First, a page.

Let’s read verses 2-4. “These are the names of the twelve apostles: first, Simon (who is called Peter) and his brother Andrew; James son of Zebedee, and his brother John; Philip and Bartholomew; Thomas and Matthew the tax collector; James son of Alphaeus, and Thaddaeus; Simon the Zealot and Judas Iscariot, who betrayed him.” Here, the twelve are called “apostles.” This means “one who is sent.” When Jesus gave them spiritual authority to drive out demons and heal diseases they were promoted from disciples to apostles. They were now Jesus’ representatives, like ambassadors of the king. They were working in Jesus’ name and they carried Jesus’ authority. So they are called “apostles.” In one sense, the twelve apostles are unique in history. They were taught directly by Jesus and they were witnesses of his suffering, death, resurrection, and ascension. Their preaching and teaching had unique authority. From them we have received the New Testament, which is our only authoritative rule for faith and practice. In a broader sense, however, anyone whom Jesus calls and sends is an apostle, including missionaries. It is wise for us to have basic respect for missionaries, any missionaries, simply because they have received Jesus’ calling and have been sent out by him.
In verse 2 Matthew inserts the word “first” before Simon Peter. This tells us that there was spiritual order among the twelve, and Simon was the leader. Furthermore, they are listed in pairs. Matthew does not say this explicitly, like Mark does, but he implies it by his grouping. Jesus sends people out two by two. One young man went fishing by himself many times and did not have much success. But last week he went with a coworker. When they worked two by two, each of them met several new Bible students.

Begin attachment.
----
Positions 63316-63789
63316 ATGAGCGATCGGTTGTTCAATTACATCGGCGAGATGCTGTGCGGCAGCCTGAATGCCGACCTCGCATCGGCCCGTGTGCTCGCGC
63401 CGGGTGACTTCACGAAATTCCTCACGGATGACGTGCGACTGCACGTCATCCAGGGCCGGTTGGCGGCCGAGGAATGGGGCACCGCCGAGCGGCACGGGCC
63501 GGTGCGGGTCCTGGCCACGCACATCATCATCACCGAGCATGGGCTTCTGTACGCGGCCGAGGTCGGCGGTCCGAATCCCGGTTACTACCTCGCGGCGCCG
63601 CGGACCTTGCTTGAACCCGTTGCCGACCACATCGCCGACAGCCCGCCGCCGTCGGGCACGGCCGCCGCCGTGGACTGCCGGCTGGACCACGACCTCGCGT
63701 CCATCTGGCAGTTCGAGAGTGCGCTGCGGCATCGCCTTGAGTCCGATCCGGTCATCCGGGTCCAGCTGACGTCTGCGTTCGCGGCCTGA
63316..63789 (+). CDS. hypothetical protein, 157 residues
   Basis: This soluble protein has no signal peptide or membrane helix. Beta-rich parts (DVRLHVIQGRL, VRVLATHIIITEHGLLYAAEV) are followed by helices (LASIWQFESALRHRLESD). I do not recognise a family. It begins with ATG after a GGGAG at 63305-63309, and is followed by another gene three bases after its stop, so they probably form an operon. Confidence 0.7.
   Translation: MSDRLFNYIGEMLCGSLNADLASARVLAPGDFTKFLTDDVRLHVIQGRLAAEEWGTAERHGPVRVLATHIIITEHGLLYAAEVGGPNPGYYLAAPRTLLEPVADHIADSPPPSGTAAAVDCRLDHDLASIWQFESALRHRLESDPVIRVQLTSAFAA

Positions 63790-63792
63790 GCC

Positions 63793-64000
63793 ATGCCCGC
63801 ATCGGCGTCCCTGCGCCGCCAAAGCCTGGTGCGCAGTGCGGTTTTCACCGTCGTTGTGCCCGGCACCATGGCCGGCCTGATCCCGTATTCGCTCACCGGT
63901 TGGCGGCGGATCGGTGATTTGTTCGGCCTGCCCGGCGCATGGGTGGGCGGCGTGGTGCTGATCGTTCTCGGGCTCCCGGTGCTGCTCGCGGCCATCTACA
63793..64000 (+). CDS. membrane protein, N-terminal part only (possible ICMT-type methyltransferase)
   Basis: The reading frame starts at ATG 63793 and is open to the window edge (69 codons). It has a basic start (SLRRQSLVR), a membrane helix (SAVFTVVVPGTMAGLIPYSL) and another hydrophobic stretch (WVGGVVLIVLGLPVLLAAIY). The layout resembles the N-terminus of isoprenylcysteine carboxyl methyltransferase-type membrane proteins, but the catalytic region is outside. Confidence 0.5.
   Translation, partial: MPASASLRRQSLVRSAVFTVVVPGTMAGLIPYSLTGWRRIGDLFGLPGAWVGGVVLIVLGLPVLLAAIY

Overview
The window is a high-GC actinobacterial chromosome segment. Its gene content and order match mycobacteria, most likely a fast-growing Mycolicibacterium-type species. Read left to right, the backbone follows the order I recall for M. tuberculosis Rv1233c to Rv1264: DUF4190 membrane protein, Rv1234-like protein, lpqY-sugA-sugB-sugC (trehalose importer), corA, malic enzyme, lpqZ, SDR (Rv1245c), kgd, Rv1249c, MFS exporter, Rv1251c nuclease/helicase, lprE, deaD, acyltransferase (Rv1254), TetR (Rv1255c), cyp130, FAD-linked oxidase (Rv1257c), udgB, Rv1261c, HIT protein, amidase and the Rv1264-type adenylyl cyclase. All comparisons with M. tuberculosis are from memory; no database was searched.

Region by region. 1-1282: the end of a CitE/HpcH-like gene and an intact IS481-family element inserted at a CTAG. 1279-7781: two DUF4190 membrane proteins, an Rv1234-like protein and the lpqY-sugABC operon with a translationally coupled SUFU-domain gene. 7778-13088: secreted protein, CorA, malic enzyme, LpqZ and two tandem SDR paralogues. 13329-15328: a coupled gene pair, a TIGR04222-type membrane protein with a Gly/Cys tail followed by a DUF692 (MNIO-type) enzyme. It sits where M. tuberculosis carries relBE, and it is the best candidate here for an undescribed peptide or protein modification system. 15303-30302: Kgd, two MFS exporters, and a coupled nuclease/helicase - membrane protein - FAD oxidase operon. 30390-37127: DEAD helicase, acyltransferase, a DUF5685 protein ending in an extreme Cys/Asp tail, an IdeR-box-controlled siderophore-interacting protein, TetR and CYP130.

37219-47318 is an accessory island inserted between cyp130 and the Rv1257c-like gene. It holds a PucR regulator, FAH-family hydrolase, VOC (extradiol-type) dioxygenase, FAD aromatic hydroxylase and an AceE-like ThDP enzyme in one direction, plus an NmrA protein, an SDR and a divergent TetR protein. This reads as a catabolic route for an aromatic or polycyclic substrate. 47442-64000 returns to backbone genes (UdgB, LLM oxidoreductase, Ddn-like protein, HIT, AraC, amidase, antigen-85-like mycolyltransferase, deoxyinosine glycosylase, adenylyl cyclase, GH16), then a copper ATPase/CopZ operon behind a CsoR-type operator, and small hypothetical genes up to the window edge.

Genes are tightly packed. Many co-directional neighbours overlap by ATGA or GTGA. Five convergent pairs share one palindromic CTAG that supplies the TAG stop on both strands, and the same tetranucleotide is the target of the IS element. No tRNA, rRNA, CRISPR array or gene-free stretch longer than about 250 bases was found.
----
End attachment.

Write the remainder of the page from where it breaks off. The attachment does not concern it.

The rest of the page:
We cannot think exhaustively about all of the apostles, but let’s consider several of them. Simon (who is called Peter) was an ordinary man. But he had a remarkable quality: he was willing to learn anything from Jesus (Lk 5:5). Peter’s willingness to learn endeared him to Jesus as top among the twelve disciples. Jesus gave him the name Peter, which means, “Rock.” Jesus had hope to make him the foundation for the early church. Peter made many mistakes. But Jesus bore with him until he was changed into a fearless man of God who was willing to participate in the sufferings of Christ (1Pe 4:13). Jesus can take an ordinary man with a learning mind and make him great.
Matthew refers to himself as “Matthew the tax collector.” He had been a great sinner in his selfishness. But Jesus saw him with compassion and cleansed his sins with the love of God. Jesus healed his terrible selfishness. Matthew became a true worshiper of Jesus, and most excellent in ethical and moral conduct. Through his personal testimony, Matthew teaches us that Jesus calls disciples by his grace alone. In Jesus there is hope for anyone, no matter how deep his sin.